The great IT conundrum


As truly dreadful as the Covid-19 pandemic has been in so many ways, it has brought about certain changes in human civilisation from which we can draw positives. One of these has been the acceleration in business adoption of digital solutions. 

Evolutions in working trends not predicted to eventuate for another decade became normalised within weeks and months. Turns out that with the right tools, the wheels of industry spin just as fast when we’re working from our living rooms as when we’re working from an office cubicle. 

For the IT industry, it’s been something of a boom time as their products and services, often only acquired by more adventurous companies, have been hoovered up across almost all sectors. It’s here that a conundrum has surfaced. Greater uptake of this technology requires more skilled operators to develop and support it…but there’s a shortage of operators.

There’s a number of reasons for this shortage, not least that fewer young people have been taking IT subjects at GCSE-level in recent years. There’s also a perceived lack of clearly defined job roles in certain fields, a lack of guidance around potential career paths, and the ongoing difficulty in making certain technical professions seem appealing to young people, especially young women.

However, these are challenges, the upshot of which, are yet to become fully apparent. In the here and now, there are shortages too, and it is believed part of the answer could be quite simple. 

IT workers have got used to flexibility. And they don’t want to give it up.

Since March 2020, our lives have been very different. Working from home was once a rarity in many jobs, more a treat if anything. Now it is commonplace. In fact, it’s so widespread that many businesses have made the decision not to return to offices at all with many more considering the same.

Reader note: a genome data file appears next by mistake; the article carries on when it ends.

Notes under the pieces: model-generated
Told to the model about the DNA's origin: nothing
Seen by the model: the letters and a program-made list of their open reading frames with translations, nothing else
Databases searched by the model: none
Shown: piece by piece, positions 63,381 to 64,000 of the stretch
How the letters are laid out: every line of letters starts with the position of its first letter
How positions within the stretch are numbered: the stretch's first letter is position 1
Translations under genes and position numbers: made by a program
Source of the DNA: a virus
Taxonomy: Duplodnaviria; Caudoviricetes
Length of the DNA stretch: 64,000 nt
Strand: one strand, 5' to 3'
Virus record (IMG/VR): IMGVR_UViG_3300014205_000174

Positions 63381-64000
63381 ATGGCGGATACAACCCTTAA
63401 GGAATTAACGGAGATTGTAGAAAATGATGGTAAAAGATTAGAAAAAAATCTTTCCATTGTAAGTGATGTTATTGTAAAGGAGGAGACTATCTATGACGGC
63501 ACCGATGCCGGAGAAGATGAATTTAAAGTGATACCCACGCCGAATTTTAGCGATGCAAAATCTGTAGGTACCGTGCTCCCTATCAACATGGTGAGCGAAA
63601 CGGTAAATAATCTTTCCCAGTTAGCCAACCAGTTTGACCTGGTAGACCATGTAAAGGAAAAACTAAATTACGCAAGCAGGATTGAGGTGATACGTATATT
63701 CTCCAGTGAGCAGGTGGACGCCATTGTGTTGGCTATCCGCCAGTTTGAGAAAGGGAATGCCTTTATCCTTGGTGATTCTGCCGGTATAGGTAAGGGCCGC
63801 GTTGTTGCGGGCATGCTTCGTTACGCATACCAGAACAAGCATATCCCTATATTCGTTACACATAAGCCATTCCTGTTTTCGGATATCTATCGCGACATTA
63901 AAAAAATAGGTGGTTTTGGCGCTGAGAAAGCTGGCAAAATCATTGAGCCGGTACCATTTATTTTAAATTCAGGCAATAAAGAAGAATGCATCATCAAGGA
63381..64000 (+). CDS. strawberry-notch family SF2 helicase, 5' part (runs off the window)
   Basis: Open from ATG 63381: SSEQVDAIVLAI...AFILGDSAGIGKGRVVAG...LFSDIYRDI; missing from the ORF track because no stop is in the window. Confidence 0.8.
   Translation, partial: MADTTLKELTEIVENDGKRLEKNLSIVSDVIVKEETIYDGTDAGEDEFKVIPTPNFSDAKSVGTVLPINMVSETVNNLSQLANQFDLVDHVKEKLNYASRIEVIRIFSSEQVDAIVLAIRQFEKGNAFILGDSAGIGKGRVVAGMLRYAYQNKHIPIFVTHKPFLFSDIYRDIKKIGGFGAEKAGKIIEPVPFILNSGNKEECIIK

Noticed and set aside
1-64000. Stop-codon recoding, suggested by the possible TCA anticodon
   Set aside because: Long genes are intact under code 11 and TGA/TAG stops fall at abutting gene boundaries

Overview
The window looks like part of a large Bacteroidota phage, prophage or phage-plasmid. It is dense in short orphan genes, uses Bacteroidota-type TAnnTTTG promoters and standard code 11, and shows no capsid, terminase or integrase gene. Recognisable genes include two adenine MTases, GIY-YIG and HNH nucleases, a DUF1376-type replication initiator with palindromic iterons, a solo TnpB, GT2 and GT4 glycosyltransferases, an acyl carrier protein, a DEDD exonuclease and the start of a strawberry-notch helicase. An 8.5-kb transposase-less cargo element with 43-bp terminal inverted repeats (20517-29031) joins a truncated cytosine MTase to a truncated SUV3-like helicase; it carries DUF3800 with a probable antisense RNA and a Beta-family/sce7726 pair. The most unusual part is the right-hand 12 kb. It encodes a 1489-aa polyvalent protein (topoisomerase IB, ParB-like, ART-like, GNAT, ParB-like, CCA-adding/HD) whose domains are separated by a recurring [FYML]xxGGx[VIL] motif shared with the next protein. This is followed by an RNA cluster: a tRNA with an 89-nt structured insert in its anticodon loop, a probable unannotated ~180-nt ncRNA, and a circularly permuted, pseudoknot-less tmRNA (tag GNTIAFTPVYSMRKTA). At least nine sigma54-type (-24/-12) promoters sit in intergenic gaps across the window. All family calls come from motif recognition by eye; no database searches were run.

The main reason for this is that it turns out that working from home has been way more effective than many predicted. According to new research by CIPD, 70% of employers say that the increase in homeworking has either made no difference to productivity or has actively boosted it. 

For IT workers, who complete a significant proportion of their work alone at a computer, forcing them to travel to an office to do just this when everything they need is right at home, has been exposed as being a tad ridiculous. Accordingly, many businesses have introduced flexible working patterns which mean their IT staff need only be physically present when necessary. 

However, some have not. And it is these companies that are struggling the most in attracting talent. Such is the appeal of flexible shift patterns, IT professionals that already enjoy them are much less likely to explore opportunities with companies who demand their daily office attendance.

So, if you’re a business that is short of those that possess computer wizardry, review what it is you’re offering. If it’s an inflexible working routine, that might just be the reason for the shortage. 

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